Denver-based Vectra Bank, which has several locations around Northern Colorado, processed 20,000 applicants in the first 24 hours, Levine said. Meanwhile, at Longmont-based High Plains Bank, president John Creighton said employees “probably put in more hours in April than any month in our history. We probably will end up close to 430 loans.”

The SBA’s web-based portal “did not work well,” Creighton said. “We had employees work from 10 p.m. to 1 in the morning because that’s when the website worked the best.”

Levine said some of the glitches are understandable. “The SBA in any given year might help facilitate $35 billion to $40 billion in loans,” he said. “They were asked in 2½ weeks to do 10 times that amount.”

Ziggi’s Knudsen, who applied for his loan through High Plains, can vouch for the bank’s wee hours work.

“I got a text from my banker at midnight,” Knudsen said. “I’ll stay up all night. I don’t mind that. But they turned a very stressful situation into a very positive one.”

Ziggi’s payroll usually amounts to $10,000 a month per store, so when the COVID-19 shutdown hit, Knudsen needed help to keep workers employed. He initially spent 5½ hours applying for an  Economic Injury Disaster Loan, he said, “but then the government said ‘Just kidding. Just fill out this simple form now. It’s just two pages.’”

Knudsen credited both High Plains and ADP payroll services for smoothing the process. 

“We were working for two to three weeks on getting things together to apply, working day and night to make it happen, and applied as soon as the PPP opened up,” he said. “We had the money in five days.”

Knudsen stressed that PPP loans aren’t free money from the government. 

“After eight weeks, you have to go back to the bank and reconcile that loan,” he said. “You have to show receipts and records to prove that you spent 75% of the loan on payroll and up to 25% on things like utilities and rent. The balance you can pay back, or it converts to a two-year, 1% note.”

Knudsen stressed that the PPP basically is “a conduit to get money to employees” and “doesn’t 

help the business owners much. I still have vendors I need to pay, landlords. I still have to buy masks and gloves. Small business needs more than the PPP loan to recover.”

Levine agreed.

Seth Levine, cofounder of the Boulder-based Foundry Group, poses for a portrait at his home in Longmont on May 5, 2020.(Matthew Jonas/Staff Photographer)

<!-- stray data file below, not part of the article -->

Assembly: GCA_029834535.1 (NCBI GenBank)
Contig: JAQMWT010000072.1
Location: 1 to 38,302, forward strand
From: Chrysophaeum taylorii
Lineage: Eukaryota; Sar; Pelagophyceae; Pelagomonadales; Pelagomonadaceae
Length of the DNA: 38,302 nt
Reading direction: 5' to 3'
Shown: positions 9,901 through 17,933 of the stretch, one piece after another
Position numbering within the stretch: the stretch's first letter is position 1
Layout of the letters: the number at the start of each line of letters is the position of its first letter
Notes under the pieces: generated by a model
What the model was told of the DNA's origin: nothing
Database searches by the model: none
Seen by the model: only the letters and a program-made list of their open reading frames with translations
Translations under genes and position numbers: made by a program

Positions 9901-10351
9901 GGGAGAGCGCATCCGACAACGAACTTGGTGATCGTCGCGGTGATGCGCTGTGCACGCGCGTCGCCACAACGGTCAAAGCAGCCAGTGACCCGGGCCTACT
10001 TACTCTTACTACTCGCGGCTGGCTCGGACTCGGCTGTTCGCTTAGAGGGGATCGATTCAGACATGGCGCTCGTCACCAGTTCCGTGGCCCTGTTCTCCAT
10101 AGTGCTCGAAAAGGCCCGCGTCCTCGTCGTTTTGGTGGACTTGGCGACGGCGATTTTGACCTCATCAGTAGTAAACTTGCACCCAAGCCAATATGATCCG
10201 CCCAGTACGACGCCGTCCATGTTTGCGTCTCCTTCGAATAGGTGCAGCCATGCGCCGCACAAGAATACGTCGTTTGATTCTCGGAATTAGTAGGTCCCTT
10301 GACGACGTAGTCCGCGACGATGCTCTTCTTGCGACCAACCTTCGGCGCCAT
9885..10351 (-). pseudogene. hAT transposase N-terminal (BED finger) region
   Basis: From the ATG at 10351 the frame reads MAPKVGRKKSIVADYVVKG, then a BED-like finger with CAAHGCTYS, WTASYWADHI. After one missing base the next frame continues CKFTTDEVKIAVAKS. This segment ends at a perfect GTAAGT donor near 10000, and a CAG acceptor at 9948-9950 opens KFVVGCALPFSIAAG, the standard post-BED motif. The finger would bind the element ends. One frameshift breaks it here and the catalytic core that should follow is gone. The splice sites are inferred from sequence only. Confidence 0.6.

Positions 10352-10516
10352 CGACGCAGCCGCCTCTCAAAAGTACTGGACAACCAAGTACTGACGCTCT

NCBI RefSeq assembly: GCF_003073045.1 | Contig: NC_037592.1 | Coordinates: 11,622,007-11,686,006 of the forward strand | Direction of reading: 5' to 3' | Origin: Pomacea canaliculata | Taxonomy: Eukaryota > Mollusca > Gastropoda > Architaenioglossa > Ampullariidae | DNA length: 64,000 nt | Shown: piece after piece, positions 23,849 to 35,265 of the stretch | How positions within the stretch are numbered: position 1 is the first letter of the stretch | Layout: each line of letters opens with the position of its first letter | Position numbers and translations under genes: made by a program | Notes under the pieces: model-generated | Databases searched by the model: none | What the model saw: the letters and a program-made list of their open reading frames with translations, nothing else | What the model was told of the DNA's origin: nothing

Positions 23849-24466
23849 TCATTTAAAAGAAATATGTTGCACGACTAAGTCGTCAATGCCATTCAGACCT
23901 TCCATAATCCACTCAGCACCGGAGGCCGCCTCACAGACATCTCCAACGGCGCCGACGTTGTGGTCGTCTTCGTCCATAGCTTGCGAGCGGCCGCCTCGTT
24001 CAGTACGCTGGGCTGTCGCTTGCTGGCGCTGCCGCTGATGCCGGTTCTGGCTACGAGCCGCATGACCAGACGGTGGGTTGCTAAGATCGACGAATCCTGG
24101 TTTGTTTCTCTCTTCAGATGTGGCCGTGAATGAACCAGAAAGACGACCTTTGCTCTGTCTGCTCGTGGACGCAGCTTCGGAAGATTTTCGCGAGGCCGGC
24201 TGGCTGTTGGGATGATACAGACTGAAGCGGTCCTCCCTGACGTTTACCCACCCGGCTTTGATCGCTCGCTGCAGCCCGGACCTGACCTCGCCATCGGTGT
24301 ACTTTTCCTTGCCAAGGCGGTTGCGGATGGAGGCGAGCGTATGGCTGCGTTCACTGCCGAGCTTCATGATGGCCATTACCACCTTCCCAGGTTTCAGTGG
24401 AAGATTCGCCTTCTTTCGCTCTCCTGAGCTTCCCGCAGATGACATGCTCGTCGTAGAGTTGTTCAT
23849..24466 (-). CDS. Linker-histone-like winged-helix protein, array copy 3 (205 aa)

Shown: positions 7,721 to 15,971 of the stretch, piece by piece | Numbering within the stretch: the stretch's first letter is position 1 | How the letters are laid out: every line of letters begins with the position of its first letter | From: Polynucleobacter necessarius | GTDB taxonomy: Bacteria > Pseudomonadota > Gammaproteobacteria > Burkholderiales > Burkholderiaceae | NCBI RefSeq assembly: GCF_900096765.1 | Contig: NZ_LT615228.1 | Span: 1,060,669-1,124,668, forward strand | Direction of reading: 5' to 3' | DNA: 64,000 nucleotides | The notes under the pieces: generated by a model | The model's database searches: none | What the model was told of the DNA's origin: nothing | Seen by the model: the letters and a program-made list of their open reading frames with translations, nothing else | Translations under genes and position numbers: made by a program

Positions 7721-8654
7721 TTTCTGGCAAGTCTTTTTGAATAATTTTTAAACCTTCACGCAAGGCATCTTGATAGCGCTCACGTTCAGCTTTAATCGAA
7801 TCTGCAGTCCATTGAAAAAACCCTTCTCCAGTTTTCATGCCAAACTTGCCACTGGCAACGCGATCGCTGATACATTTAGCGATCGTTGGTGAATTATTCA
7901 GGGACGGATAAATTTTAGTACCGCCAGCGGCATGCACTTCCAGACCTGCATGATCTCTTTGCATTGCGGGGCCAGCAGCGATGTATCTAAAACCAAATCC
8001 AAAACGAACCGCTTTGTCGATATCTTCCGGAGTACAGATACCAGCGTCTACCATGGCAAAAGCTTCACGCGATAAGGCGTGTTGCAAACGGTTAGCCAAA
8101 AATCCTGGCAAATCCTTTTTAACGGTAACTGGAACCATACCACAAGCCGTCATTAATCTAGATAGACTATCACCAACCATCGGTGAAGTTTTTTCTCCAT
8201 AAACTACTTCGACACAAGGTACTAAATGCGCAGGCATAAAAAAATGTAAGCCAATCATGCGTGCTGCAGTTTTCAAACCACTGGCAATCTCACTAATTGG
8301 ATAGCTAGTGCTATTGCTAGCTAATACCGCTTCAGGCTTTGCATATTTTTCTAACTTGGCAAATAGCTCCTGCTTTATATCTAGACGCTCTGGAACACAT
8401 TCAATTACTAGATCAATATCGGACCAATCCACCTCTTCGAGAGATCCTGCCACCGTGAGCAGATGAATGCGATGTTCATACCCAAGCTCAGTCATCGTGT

“I applaud the government trying to get money into people’s hands to deal with the crisis, but the program was rushed — because it needed to be rushed,” he said. “But because of that, it didn’t necessarily address the needs of a wide swath of businesses.”

Restaurants are a good example, Levine said.

“There’s no benefit for a restaurant at this point to take money under the PPP program, given how unlikely it is that they’re going to be up and running at any meaningful capacity in the timeframe specified for forgiveness of those loans. Frankly, it’s probably better for their employees to take unemployment insurance.

“Really, what the federal government did under this program was to federalize the unemployment program for two months.”

Many types of startups and other small businesses aren’t receiving PPP funds, Levine said, “either because they lack the relationships with SBA-approved lenders or because they employ many contract workers that aren’t included in the payroll calculation, or because they’re a business that’s not going to be able to come back in the time period Congress specified, and they’re not in a position to take on that debt load that won’t get forgiven because the economy may not be open in time for them to come back.

“So we’re definitely not getting aid to all the places in the economy that it needs to go to, and that is exacerbating some of the challenges people are having interpreting these rules, because there is a widespread belief that there are many smaller businesses that aren’t able to access funds,” Levine said.